The Teacup Chronicles

Month: May, 2011

And the winner is….

Thank you so much to all of you who commented for the 100th post tea give-away. Your words really warmed my heart and it certainly is an incredible honor to know that people are out there reading and actually enjoying all these ramblings that I post into what often feels like the ethers! So thank you again and again – and not just for your comments on this occasion, but for each and every comment you have left. I am continually inspired and heartened by your thoughts and kind words, and I have learned so much through the knowledge you have shared with me here. Please do keep them coming!

Without further adieu, I have finally gotten round to the name drawing (albeit one day later than I promised, hopefully you’ll forgive me!). And the winner is:

Congratulations Nur! I will contact you shortly for your mailing address. For those of you who didn’t win this time around, I hope to offer more give-aways in the future – so no need to despair as there will be many other opportunities!

Many thanks and green blessings to you all!

XOXO Danielle

An early spring plant tour and tea giveaway

Lately I’m finding it harder than ever to get myself sitting inside at the computer to write. It’s just been so lovely this past week, that it takes nearly all my will-power to get myself to do anything other than wander around looking at things in a state of complete bewilderment and awe. It really is very dangerous, actually.  Yesterday I nearly fell into the ditch gazing up at sugar maple in full flower  (hopefully no one else witnessed that),  and then today I came very close to getting run over by a truck while photographing a dandelion! Oh the dangers of being an herbalist…

So for those of you who have already been through this honeymoon phase of spring, you shall have to bear with me.  I am spellbound and in a constant fluster of blissful agitation, afraid to close my eyes for a moment lest I should miss one of spring’s many charms.   It’s a force that can’t be reckoned with. And under the influence of such a force, I can hardly be expected to say anything sensible. So today you get photos.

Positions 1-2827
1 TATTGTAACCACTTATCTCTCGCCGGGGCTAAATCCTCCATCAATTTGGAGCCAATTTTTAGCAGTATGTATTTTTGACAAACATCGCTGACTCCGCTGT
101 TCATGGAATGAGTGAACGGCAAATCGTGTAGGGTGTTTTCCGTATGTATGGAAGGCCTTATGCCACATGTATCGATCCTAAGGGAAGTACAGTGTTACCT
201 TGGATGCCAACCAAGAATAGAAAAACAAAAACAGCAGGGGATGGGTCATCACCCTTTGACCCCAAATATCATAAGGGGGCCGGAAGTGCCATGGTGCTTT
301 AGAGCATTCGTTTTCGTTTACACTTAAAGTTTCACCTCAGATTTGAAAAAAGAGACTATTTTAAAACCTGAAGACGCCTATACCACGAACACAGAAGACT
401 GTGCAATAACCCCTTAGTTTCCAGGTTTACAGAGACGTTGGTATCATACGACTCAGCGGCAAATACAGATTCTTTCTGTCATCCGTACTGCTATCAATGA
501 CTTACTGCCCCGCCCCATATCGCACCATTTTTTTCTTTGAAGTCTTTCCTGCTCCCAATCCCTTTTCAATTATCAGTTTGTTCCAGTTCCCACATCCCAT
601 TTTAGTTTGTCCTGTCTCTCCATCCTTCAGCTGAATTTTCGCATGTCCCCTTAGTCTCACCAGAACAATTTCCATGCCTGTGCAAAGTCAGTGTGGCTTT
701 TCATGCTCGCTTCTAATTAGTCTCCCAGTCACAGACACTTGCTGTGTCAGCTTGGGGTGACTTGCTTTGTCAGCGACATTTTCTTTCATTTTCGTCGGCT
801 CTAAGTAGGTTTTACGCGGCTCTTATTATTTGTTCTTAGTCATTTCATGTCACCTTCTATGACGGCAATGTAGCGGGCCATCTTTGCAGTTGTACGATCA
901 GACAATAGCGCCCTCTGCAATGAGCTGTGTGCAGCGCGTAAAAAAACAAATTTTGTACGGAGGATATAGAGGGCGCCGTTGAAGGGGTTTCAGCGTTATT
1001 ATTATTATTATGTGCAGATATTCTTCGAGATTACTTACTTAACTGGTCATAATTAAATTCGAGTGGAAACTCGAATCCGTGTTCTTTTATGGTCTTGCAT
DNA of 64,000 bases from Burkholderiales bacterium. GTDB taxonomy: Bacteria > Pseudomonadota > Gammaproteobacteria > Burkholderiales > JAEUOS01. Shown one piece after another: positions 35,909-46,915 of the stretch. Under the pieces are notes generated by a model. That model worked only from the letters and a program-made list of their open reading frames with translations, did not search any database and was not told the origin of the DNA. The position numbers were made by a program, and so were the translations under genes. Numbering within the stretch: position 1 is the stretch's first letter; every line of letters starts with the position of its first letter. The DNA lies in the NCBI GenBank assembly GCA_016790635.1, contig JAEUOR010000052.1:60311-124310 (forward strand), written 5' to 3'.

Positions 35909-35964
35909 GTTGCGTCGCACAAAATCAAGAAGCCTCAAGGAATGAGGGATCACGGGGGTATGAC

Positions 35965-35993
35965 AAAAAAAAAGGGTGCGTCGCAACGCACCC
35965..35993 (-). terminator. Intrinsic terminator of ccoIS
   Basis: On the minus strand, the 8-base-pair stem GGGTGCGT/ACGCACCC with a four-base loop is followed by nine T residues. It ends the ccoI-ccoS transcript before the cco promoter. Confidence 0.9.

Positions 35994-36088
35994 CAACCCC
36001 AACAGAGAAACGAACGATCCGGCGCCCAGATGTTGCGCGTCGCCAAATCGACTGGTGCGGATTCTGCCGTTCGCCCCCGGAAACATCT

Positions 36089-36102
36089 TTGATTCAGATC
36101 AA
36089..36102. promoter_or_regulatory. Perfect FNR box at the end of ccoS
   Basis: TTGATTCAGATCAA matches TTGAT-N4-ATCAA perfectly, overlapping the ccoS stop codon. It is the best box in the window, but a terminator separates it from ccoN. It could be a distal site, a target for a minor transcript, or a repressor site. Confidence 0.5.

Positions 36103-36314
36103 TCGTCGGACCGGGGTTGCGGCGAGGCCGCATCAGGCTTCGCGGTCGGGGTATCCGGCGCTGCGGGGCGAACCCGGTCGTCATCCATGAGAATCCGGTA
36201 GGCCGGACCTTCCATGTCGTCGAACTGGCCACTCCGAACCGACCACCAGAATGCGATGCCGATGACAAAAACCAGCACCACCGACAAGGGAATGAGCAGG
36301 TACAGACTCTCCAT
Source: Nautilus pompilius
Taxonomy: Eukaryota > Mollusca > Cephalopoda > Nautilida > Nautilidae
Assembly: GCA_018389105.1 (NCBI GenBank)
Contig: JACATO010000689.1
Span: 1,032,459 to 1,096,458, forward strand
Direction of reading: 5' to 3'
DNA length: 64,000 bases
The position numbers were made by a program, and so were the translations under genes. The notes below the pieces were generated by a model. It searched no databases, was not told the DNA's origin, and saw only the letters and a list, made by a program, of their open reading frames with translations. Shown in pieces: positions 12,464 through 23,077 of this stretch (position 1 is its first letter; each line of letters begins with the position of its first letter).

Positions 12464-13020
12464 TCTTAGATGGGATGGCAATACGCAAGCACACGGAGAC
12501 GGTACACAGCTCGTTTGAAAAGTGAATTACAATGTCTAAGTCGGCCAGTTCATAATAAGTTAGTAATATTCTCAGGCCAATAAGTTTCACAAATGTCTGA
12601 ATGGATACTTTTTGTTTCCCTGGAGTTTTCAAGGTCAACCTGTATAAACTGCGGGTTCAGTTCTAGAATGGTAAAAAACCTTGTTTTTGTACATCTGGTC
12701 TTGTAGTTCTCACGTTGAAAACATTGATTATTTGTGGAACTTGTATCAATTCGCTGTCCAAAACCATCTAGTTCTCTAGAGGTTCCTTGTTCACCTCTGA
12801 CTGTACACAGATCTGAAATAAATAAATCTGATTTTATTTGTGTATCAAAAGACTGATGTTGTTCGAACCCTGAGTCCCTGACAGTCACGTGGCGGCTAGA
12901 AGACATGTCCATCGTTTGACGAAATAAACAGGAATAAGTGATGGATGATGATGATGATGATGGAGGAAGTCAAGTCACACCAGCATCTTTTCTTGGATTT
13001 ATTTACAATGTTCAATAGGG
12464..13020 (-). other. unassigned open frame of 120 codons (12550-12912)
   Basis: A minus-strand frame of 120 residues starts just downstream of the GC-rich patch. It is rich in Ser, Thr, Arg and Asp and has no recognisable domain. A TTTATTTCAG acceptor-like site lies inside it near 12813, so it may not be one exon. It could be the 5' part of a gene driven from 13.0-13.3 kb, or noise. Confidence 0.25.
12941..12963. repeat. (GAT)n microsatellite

For it does seem, in only the blink of an eye, that spring has worked its transformative magic over the landscape. Each day my jaw drops at the progress of the leaves and I gaze in complete astonishment as the glimmer of green makes its way up the mountainside nearly before my eyes:

People may argue that fall is the heyday for trees, but I might argue that spring is even more fantastic – though you have to look a little more closely to see:



Choke cherry

Sugar maple

Red maple


Pussy willow

It’s easy, as you can see, to always being looking up with all these beautiful tree flowers to see. But looking down is just as rewarding with all the spring ephemerals to glance in the woodlands:

Trout Lily

Red Trillium

Painted trillium

And the lovely weedy wonders and cultivated flowers:



The beloved dandelion


There you have it, and you can see why a person might not want to blink for the month of May. There is so much to see, and so little time to see it!!

On another note, this is my 100th post on The Teacup Chronicles!  It’s been such an amazing experience creating this blog, and I could never have imagined that through these 100 posts, I’d learn so much and meet so many lovely  people the world over.  I’ve decided to celebrate by giving away a canister of my NOURISH tea (a vitamin, mineral and antioxidant rich blend ) in the first ever Teacup Chronicles give-away as a thank you to my readers for all your wonderful support and heart warming comments. It’s one of my favorite spring drinks – green, revitalizing and deeply nourishing.

To enter the drawing, simply leave a comment on this post, and I’ll draw the names out of a hat one week from today. The can is actually a limited edition (hehe) as I’ve had to change my company name (a very long and uninteresting story about jumping through bureaucratic hoops). Anyway, my online etsy shop is still in the works after some unforeseen delays, and the second I’ve got it up and running, you’ll be the first to know.

Thank you for reading and happy spring!

Wild leek pesto